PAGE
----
Virginia Tech is partnering with nationally recognized Latino cultural scholars and artists to increase awareness of Latino American history through a grant and programming initiative from the National Endowment for the Humanities and the American Library Association.

The grant supports scholar-led viewing and discussion events that feature the documentary film "Latino Americans,” the first major television documentary series to chronicle the history and experiences of Latinos, who have helped shape North America for more than 500 years.

The University Libraries initiative, which will provide cultural and historical events to the Virginia Tech community throughout the fall and spring semesters, kicks off at 7 p.m. this Thursday, Oct. 15, with a public screening of “Latino Americans, Episode Six: Peril and Promise, 1980-2000” in the Newman Library Multipurpose Room at 560 Drillfield Drive. The screening will be facilitated by Laura Gillman, professor of sociology at Virginia Tech, with a discussion following the episode.

“Peril and Promise, 1980-2000” focuses on the changes to the Latino Diaspora in the 1980s as a result of Cuban immigration and the sudden arrival of hundreds of thousands of Central Americans fleeing political oppression. The episode also covers the beginning political debate over illegal immigration in the 1990s, globalization, and the emergence of Latino American culture.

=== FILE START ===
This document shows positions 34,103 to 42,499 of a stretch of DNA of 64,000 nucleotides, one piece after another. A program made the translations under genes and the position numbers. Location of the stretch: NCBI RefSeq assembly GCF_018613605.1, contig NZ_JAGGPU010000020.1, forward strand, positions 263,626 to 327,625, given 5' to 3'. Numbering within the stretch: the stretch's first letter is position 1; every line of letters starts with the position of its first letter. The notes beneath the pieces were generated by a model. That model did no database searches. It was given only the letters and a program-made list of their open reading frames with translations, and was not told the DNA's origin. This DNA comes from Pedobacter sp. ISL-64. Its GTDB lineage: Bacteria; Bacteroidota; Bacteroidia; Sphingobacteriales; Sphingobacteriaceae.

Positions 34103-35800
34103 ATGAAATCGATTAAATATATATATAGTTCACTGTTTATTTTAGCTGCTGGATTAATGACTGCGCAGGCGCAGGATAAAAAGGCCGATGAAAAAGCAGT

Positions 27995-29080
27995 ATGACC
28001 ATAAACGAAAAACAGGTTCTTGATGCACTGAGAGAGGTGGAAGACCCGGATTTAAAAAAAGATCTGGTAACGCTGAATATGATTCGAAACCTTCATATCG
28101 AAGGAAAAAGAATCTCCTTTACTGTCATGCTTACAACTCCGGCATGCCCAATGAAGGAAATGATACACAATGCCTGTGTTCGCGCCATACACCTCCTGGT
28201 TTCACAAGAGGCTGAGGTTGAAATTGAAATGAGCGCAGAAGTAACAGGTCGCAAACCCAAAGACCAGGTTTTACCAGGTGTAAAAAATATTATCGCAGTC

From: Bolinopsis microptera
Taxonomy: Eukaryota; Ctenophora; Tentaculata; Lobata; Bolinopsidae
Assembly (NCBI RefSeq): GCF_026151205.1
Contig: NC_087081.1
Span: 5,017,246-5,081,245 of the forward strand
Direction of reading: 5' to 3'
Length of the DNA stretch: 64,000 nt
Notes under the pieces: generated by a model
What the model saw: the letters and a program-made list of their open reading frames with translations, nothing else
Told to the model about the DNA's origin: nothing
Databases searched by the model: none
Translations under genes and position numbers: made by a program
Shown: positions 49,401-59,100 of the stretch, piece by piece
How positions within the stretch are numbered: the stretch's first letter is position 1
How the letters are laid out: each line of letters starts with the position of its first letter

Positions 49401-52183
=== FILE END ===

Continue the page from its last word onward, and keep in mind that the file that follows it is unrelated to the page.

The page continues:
The Center for the Arts will also host a special viewing of the episode for high school students as a part of their Youth Engagement Series. The viewing will include a discussion with Virginia Tech professors Petra Rivera-Rideau, Jennifer Bondy, and Nick Copeland.

“This grant is a wonderful opportunity to bring Latino history to the New River Valley,” said Monena Hall, community engagement librarian for the University Libraries. “We are excited by the number of partnerships around campus that this grant has facilitated. Knowing that local high school students will have the opportunity to speak to and learn from campus scholars is truly exciting.”

Additional events and details will be listed at the Latino Americans: 500 Years of History events page.

Latino Americans: 500 Years of History has been made possible through a grant from the National Endowment for the Humanities and the American Library Association.

Free parking is available after 5 p.m. at the Squires Student Center and Architecture Annex lots along Otey Street. Find more parking information online, or call 540-231-3200. If you are an individual with a disability and desire an accommodation, please contact Monena Hall at 540-231-5513 during regular business hours at least 10 business days prior to the event.